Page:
After the long bus ride and a long and hot processing at the Cambodian border, we took the tuk tuk into the heart of Siem Reap and were treated to a delicious dinner. Pumpkin curry is one of my favourite new dishes!

We had our orientation and I received some lesson plans for what were supposed to be teaching at the school.

I had almost no idea what to expect. All I knew is that there were 3 groups. Some of them repeat the same lessons as the previous group. They are grouped according to ability, more than by age and the teachers are unqualified volunteers. Many of the teachers are university students themselves.

After dinner and orientation, we explored the shops and had a few beers on “Pub Street.”

We didn’t stay out too late, as the next morning we were due to be in our tuk tuks, ready to head to the temples of Angkor Wat by 4am to catch the sunrise.

The sunrise did not cooperate. We had a downpour right before we arrived and the sky was cloudy. We got great photos anyways.

 

Our hosts had packed a breakfast for us, which we enjoyed while waiting for the temples to open.

Angkor Wat was the most difficult temple for me with all of the stairs. We stopped in the middle for photos and I received a blessing from a monk.

We went up level by level until we finally reached the inner tower. The stairs to the inner tower were about double the size of a regular stair and very steep. Going up wasn’t so bad, but coming down was terrifying. I didn’t realize I was getting vertigo until someone below called my name to take a photo of me. Everything went swirling around for a minute. After that I stayed focused on just one step at a time until I finally reached the bottom.

After leaving the temple, we stopped for water and found ourselves walking on a path surrounded by monkeys. They were not the most friendly creatures. Of course we knew enough not to approach them, but one of them did charge at a girl in my group. It was really scary.

 

 

 

 

When we got to the next temple, Angkor Baylor, it was a smaller one full of beautiful carvings. I could see most of the carvings from the main level and decided to not go up all of the stairs to the next level.

The next temple, my favourite, Angkor Ta Prom, was the setting for the movie Tombstone. This temple was surrounded by huge and beautiful trees. The dilemma faced by Angkor Ta Prom is this. The trees have grown through the temple to such an extent that their roots are intertwined with the stones. The tree roots are holding the temple together. If the trees die ad the roots lose strength, the temple will fall apart. At the same time, the roots of the trees are continuing to grow into the temple walls and causing more damage.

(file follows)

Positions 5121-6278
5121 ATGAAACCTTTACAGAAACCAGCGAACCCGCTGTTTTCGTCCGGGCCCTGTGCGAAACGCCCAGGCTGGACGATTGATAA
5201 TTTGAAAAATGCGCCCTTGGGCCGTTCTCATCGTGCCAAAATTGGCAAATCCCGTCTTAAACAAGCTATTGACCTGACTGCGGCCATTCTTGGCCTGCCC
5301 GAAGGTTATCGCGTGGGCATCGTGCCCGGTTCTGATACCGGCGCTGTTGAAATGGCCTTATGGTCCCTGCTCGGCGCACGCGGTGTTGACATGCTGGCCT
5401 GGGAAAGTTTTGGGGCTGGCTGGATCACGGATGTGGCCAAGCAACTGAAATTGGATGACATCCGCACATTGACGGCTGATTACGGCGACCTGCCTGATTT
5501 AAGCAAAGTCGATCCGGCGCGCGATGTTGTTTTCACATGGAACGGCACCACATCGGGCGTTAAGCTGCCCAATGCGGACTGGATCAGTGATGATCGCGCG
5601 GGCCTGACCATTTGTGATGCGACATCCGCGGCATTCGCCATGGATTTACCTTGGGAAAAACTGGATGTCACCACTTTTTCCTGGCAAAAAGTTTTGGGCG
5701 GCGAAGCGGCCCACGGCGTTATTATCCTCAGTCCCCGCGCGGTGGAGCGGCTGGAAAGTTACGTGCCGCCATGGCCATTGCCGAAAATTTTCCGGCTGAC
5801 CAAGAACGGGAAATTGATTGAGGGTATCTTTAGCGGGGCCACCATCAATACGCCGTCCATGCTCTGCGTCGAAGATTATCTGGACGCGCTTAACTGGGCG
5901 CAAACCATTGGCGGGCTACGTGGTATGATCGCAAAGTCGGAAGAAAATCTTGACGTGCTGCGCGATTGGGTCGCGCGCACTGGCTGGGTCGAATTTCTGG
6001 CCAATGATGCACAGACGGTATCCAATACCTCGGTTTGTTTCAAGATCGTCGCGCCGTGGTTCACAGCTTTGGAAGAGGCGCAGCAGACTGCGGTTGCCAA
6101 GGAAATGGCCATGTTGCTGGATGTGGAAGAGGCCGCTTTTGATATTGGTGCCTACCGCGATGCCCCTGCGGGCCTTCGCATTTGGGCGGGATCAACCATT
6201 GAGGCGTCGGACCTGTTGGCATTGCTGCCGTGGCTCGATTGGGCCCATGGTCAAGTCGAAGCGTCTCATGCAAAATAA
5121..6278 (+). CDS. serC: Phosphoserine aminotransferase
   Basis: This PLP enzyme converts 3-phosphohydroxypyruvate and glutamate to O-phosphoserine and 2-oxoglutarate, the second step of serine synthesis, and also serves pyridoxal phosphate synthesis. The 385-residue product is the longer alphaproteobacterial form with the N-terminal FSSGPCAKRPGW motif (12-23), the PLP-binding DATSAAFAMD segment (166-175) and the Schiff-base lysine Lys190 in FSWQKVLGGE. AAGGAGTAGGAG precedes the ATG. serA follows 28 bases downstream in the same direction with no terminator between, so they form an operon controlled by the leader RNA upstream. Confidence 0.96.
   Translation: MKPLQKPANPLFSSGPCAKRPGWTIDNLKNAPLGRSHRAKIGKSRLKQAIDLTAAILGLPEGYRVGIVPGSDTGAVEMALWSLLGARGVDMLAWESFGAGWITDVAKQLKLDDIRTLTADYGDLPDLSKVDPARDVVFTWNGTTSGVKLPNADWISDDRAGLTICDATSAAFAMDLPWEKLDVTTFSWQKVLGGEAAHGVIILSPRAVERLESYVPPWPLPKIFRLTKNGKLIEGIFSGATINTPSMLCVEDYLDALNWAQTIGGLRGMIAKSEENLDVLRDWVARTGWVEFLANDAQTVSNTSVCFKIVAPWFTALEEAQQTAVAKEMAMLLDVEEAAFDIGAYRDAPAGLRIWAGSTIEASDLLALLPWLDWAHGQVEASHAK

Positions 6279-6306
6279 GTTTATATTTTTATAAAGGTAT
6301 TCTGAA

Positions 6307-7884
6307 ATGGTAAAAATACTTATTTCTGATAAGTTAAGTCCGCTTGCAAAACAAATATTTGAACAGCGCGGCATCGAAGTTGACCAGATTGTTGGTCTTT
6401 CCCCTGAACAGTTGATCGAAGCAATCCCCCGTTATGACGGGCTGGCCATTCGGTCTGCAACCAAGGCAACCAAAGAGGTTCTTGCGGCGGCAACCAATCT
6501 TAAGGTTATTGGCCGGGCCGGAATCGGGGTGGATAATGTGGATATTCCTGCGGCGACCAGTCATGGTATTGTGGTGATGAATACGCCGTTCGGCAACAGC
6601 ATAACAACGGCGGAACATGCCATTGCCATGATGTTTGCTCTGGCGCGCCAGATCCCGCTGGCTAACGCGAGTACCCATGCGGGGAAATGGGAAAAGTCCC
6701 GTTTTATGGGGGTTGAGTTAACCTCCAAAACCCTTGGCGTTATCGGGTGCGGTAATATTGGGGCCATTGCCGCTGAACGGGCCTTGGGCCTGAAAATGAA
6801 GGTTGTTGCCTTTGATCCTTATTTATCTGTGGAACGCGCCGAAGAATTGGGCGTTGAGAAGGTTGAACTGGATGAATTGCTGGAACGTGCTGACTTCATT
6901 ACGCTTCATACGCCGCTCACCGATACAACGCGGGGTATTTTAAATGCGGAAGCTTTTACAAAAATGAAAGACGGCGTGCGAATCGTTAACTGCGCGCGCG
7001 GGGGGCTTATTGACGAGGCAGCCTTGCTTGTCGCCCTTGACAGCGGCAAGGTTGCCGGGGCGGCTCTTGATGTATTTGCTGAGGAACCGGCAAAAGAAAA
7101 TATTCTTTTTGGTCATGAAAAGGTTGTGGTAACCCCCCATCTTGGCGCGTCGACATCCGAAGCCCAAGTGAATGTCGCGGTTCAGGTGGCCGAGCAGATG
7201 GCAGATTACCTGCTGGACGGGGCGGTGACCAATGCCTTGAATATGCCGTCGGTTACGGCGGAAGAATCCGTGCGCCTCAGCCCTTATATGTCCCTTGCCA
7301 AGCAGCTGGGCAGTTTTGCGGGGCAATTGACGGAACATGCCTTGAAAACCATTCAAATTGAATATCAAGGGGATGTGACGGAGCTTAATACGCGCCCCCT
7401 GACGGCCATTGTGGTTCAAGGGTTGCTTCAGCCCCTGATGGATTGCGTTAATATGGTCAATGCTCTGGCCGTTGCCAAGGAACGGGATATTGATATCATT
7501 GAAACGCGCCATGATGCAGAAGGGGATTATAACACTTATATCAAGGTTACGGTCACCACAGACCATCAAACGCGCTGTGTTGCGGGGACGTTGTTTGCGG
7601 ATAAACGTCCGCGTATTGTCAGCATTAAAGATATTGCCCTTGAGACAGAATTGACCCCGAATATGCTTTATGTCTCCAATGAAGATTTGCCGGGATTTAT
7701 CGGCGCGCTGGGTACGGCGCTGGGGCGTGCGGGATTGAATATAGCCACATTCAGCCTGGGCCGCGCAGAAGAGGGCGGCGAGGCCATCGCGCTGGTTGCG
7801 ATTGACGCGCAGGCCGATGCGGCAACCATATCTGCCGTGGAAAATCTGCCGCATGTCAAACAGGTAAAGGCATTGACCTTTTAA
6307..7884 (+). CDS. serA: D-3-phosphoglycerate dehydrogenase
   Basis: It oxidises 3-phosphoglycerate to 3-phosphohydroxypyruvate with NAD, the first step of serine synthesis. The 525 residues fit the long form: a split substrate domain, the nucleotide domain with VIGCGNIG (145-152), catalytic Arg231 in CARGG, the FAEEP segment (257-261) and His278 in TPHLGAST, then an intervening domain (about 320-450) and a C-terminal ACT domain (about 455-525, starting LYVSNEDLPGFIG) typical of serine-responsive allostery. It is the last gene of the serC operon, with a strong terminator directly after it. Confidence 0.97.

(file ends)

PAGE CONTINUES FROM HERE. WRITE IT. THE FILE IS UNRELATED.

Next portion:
This temple was a little more sprawling. We had a temple tour guide who kept a close eye on us so we wouldn’t get lost. When we were finally on our way to lunch we were all soaked with sweat and exhausted.

 

Here’s an interesting tidbit: On our way between temples our tuk tuks were pulled over by the police. Our guide said they were, “checking for licenses.” But it was quite obviously something else. I noticed our drivers were all handing money to the officers. One of my friends from my group questioned what was going on and I whispered behind my hand to her, “Shh, Bribes.”

Our guide, who I will not name for his own safety, noticed that I had figured out what was going on and surprised me by talking openly about the ongoing corruption of the government and the police.

He told us how rich corporations from Viet Nam and some from Cambodia as well had bought the government and the police and that those who spoke openly against them were still taken way and killed. Corporations will take a persons land, giving them a very substandard price for it and build a fancy hotel etc. If the person complains about getting kicked off of their land they usually disappear. I also heard from another one of our guides that people who live around the temples are routinely kicked off of their land to make way for tourists. They are only allowed to build their homes from easily torn down materials, so that if the government ever wants to move them, they can knock their homes down with little effort.